To broaden their fan base in So. Cal, the teams and the NHL need to target people in the two ranges - the 30-55 range and the under 18 range. You try to bring them in and get them hooked, so they bring their kids and grandkids, and put them in hockey programs. I have had season tickets for the Kings for years now, and most of the ST holders out here are older by a wide margin. They need to target the 34 year old housewives because they are the ones that can afford to go to a hockey game. Unfortunately the NHL doesn't have the marketing saavy to see this, nor do they have the desire to spend the dollars to market their sport properly. So. Cal is a different world compared to most of the country. The way to get people to come to your product out here is by making it the "thing to do." You gotta make it hip. This is why you also target the under-18 crowd. You market hockey out here like it's myspace or the ipod, so they bug their parents incessantly until they take them. There is a huge potential market out here, but it's going to go unrealized until the NHL understands the dynamic of the population out here.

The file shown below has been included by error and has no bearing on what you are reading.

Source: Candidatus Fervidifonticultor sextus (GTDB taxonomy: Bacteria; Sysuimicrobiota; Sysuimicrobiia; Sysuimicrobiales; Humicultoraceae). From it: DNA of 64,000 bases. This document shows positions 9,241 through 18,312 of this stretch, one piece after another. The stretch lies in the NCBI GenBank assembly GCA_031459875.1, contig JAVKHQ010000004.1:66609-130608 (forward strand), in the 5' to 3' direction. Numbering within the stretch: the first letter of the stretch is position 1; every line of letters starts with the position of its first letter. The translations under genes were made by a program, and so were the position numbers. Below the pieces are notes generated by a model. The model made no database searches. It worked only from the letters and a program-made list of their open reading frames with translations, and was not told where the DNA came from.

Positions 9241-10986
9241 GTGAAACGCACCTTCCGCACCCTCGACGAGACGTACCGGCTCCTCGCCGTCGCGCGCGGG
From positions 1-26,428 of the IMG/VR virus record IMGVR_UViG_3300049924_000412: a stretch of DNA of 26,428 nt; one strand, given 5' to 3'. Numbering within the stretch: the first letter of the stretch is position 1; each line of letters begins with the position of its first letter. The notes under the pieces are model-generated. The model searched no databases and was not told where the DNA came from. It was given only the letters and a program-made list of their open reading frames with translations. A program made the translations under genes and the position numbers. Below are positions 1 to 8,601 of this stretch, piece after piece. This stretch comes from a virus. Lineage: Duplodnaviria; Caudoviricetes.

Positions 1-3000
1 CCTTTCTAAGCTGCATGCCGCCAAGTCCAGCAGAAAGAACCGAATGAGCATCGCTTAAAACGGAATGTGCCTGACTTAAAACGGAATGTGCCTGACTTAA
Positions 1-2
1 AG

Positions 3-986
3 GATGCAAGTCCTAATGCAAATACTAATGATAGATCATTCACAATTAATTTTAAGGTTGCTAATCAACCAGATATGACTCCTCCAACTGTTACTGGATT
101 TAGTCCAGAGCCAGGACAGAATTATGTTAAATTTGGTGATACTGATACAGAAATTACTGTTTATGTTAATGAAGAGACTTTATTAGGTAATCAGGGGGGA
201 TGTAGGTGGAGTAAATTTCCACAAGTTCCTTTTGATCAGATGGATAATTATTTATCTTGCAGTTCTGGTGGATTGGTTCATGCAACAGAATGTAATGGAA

7. Fishhead

    Fishhead Registered User

    Joined:
    Jul 15, 2003
    Messages:
    4,050
    Likes Received:
    523
    Trophy Points:
    185
    Location:
    So. Cal
    Californians in general love a winner, but even if the Ducks won 5 cups in a row, they would never be as big as the Lakers, Dodgers, Angels, or the college teams. It's just not going to happen that way. Winning is important, but what's important out here is image and perception. Even when Wayne was here, the Kings weren't as close in popularity to those teams. The NHL was flying high, and the NBA was having major troubles, yet the Kings weren't close to the same ballpark as the Lakers. Not even close.